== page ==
Contending that African Americans have been an afterthought during the contentious yearlong redistricting process, four Houston lawmakers on Monday voiced their objections to the interim House map a three-judge panel drew recently.
“A lot of emphasis over the past year, even up to now, has been focused on redistricting’s impact on Republicans and Democrats and Hispanics with their increasing population,” said state Rep. Sylvester Turner, D-Houston, chairman of the Texas Legislative Black Caucus, “but what we have concluded is that there’s not enough talk and conversation and debate with respect to the impact that redistricting will have on African Americans.”
At a news conference at the Julia C. Hester House in Fifth Ward, Turner noted that he and his fellow lawmakers – Reps. Borris Miles, Harold Dutton, Alma Allen and Senfronia Thompson – had no objections to maps drawn for the state Senate and for Congress.
They objected to the House map, he said, after an analysis of the numbers led them to believe that predominantly African-American districts in Harris and Dallas counties were being diluted and historic communities of interest were being divided.
These legislators raised these objections previously, during the feedback period. As noted then, if you read their brief, most of the changes they want involve precinct swaps between predominantly African-American districts; note Rep. Dutton’s complaint about Fifth Ward residents being placed into a Third Ward district. My point being, accommodating their changes would not affect the partisan makeup of the court’s map.
Greg delves more deeply into the concerns that these legislators raised.
Now that the politicians have been removed from the process, the districts aren’t quite to their liking. Here’s one instance, with what is apparently now MY State Rep district:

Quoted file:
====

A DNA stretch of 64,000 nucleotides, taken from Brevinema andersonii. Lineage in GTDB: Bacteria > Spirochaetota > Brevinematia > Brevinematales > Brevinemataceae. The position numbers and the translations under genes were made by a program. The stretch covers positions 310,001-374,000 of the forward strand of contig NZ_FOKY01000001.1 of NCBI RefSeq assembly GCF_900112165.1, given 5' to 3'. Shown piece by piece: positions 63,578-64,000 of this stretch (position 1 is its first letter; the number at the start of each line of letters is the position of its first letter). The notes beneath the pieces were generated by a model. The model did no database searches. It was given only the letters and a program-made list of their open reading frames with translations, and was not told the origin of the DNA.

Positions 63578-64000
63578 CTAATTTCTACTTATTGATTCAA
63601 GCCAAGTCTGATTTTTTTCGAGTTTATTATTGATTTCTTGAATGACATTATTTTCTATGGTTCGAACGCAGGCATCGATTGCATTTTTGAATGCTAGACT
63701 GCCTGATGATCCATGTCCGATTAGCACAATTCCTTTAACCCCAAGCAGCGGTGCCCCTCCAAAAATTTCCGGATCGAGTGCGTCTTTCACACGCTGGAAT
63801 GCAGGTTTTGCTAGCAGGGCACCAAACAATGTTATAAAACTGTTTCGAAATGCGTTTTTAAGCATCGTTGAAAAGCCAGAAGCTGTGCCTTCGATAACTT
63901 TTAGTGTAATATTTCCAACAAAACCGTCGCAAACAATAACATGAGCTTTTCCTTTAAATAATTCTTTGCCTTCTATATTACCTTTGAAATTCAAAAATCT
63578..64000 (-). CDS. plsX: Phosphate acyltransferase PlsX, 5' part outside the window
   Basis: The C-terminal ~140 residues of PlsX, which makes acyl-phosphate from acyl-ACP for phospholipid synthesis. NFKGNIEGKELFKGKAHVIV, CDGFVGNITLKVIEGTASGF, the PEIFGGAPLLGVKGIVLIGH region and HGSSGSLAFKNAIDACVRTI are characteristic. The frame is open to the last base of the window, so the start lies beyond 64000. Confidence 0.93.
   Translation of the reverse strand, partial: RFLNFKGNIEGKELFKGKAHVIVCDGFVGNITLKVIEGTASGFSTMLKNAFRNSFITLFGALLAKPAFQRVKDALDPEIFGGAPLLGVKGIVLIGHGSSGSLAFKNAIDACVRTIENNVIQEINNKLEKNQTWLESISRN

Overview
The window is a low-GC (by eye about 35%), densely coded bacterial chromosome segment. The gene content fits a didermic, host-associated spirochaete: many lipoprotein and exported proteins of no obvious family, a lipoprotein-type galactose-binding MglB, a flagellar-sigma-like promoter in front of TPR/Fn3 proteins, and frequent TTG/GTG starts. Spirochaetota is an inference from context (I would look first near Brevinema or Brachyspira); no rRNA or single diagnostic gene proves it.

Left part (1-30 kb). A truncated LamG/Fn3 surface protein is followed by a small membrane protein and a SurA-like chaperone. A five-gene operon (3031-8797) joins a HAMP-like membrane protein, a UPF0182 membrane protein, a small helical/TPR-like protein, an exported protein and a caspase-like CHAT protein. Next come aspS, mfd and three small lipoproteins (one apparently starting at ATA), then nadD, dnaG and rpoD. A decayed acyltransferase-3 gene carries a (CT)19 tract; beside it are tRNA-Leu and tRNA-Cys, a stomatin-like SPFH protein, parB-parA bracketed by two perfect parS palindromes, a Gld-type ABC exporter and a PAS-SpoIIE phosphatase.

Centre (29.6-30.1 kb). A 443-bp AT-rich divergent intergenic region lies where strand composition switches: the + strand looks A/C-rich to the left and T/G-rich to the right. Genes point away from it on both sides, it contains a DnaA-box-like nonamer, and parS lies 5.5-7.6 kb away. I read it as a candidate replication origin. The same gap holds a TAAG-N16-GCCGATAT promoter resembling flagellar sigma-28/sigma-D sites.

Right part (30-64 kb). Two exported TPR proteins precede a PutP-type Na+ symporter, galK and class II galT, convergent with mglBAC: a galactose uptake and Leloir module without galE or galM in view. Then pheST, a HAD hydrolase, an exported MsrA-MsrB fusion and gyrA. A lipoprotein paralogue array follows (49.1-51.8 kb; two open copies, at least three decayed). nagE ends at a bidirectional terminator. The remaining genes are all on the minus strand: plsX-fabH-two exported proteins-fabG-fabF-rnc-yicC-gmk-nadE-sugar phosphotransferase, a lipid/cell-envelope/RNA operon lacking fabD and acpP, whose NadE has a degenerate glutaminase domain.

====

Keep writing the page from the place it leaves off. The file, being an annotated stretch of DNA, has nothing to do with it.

Rep. Borris Miles, who represents House District 146, said that he will lose 60 percent of his African-American district. “They split Sunnyside right in half,” he said. “It’s obvious to me that the three court judges did not know what they were doing when they came in and drew these new lines.”
As luck would have it, Borris gave his nickel version of this complaint at the same Meyerland Dems meeting where I was invited to speak at. He talked briefly about the numbers in the new district, as proposed by the San Antonio court: 41.6% Hispanic and 41.5% Afr-Am. He pointed to Gulfton in the district and said while he knew he could win the district because Gulfton had a lot of “non-voters”, he said his concern was for the person who came after him … or after the “sleeping giant” of Hispanic voters finally woke up.
I like Borris. I’m proud to have been a part of the team that got him elected in 2006. I’m looking forward to giving him all sorts of grief as my State Rep starting in January 2013. But he’s flat out wrong on this. The reason should be obvious if you’ve read more than a handful of posts here during the past year. It’s not that Gulfton has a lot of “non-voters” who might “wake up” and finally start voting. It’s that Gulfton has a lot of non-citizens. Who can’t vote. Period. In fact, by the time, you get to viewing the district’s Citizen Voting Age composition, it turns out that HD146 is 55% African-American. That’s better than HD131 and HD147, both of which are over 50% as well.
Another part of the complaint with the drawing on the south side is that Sunnyside is carved up like a Thanksgiving turkey. What’s odd about this being a complaint from Borris is that he’s not won Sunnyside once in the three times he’s been on the ballot. Shedding a bit of Sunnyside might not be the worst thing in the world for him. There’s also the fact that the other two Afr-Am State Reps in the area reside in adjoining precincts to HD146 – Coleman to the north, Allen to the south. So if the concern is keeping Sunnyside whole, someone would likely have to be drawn out of their district. I’m fairly certain that there are no volunteers for this.
Point being, redistricting is hard, and it’s more multidimensional than just R versus D, which is why I say it’s way too early to take Steve Munisteri’s saber rattling with more than a grain of salt. I hope these complaints can be addressed for these legislators, but we’ll never get to a point where everyone, or even everyone in one party, feels like all of their concerns have been met.